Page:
I watch a lot of YouTube videos in bed at night in an attempt to lull myself to sleep. I have mixed results with this tactic. It sometimes works if I am in the mood to listen to some soft rock, but most of the time I opt for punk rock bands of the 70’s or Britpop anthems from the 90’s.These tracks only serve to energise me, but last night I found myself having to make the conscious decision to turn off my tv in the wee small hours of the morning. I had been watching the vlogs of Footy Adventures, which I would heartily recommend to those of you who are interested in football stadiums and architecture.
I stopped watching one video where our knowledgeable guide was visiting all 42 football league grounds in Scotland. I did not want to switch this off, but if anyone needs their beauty sleep then it is me.
These vlogs reminded me of a series of articles that I was sharing with my blog readers, back in 2015/16.
Between 2002-2008 I was Scottish Correspondent for the wonderfully professional Groundtastic – The Football Grounds Magazine. I can not speak highly enough of the editors and contributors to this glossy magazine that is jam-packed with interesting information and photographic gold.
I haven’t been a subscriber to the magazine since my marriage imploded in 2008 and I was forced to leave Scotland. Since then my dexterity has deteriorated to such an extent that I now find it impossible to simply thumb through a magazine.
Imagine my excitement then when I visited the Groundtastic website to discover that they now have a digital edition available I’ll definitely be subscribing.
Anyway, over the next few months I will be sharing a number of articles that I penned during my time North of the Border, including my regular Scots Scene news round-up of potential football ground developments and improvements. The following is from Summer 2004 and it will be evident to ground enthusiasts and football fans just how much has changed from the era in which it was written…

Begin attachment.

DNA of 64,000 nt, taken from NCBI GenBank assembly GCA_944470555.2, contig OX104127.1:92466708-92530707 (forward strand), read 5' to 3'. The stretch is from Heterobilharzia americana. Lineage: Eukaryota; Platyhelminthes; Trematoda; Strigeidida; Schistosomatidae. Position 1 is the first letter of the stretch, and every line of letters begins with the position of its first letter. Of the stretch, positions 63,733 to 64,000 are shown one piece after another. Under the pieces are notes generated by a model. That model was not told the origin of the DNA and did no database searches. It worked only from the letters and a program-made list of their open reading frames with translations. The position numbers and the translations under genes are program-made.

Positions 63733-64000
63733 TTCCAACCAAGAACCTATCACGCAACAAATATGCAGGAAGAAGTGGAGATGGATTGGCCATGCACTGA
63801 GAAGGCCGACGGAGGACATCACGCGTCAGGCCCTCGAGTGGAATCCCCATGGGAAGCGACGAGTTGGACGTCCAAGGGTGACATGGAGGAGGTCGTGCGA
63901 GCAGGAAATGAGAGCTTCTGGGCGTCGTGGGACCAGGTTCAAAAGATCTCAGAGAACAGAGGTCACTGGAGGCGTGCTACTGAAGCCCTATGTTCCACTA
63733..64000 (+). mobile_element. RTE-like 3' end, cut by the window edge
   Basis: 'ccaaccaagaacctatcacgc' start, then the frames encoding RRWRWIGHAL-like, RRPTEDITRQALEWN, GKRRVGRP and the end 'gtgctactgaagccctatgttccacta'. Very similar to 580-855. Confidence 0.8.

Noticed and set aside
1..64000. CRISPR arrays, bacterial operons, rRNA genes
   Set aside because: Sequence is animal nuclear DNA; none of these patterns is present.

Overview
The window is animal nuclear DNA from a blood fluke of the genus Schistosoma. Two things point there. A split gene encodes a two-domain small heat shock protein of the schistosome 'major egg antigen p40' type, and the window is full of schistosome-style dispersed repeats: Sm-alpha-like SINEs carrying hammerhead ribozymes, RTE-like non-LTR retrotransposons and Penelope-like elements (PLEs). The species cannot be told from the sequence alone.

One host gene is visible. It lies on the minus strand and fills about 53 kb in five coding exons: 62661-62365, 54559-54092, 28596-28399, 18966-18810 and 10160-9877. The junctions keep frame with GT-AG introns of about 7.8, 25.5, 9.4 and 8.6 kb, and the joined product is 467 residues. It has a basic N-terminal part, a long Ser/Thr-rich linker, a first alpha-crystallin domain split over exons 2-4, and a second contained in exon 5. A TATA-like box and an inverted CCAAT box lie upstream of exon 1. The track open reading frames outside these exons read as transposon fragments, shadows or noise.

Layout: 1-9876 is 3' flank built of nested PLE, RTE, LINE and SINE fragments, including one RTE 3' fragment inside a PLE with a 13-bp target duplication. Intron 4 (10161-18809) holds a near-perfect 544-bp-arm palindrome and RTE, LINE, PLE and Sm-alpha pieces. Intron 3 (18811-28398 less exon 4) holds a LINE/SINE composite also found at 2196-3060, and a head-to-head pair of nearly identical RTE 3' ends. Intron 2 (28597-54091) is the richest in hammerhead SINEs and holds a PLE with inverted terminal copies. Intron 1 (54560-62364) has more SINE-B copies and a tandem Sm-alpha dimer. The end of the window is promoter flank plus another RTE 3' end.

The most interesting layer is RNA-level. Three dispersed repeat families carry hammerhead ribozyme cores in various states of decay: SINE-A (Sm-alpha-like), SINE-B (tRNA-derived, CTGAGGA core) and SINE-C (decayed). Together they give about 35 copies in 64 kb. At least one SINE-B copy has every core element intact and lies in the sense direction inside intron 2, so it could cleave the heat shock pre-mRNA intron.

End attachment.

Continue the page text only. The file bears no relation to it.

Enjoy a short step back in time.
The SPL held an extraordinary general meeting at the end of March and finally permitted ground sharing between member clubs. HEARTS were given permission to groundshare at Murrayfield, DUNDEE at Tannadice, FALKIRK at Dunfermline’s East End Park and CLYDE at Kilmarnock’s Rugby Park. All cases were subject to a legally binding contract being in place by May 30 and were subject to further verification and approval by the SPL. As clubs are only allowed one registered ground per season any arrangements made apply for the whole of 2004/05. This momentous decision increased the number of options available to clubs with ground problems – particularly those still gunning for promotion to the SPL.
At the time of going to press it is unclear who will clinch the First Division title but weather it is CLYDE or INVERNESS CT it seems they could both benefit from the new SPL ruling. Both clubs applied for a period of grace to comply with the SPL’s strict stadium criteria – work is still ongoing on Clyde’s fourth stand at Broadwood after financial problems while ICT wanted to examine plans to install temporary seating while building a new stadium – but this was denied as it was to Falkirk last season. Clyde were not too upset as their additional proposal to groundshare at Rugby Park was accepted but it appeared as if ICT were being – in the words of chairman Ken Mackie – “geographically discriminated against”. The nearest suitable stadium to groundshare is ABERDEEN’S Pittodrie – over 100 miles away. However, after a fans poll narrowly came out in favour of a groundshare the club entered negotiations with Aberdeen and hoped to reach an agreement by the May 31 deadline. With Scottish football in such a financial mess it is not clear how either of these clubs will be able to afford to lease a SPL compliant stadium and fund the upkeep of their own ground.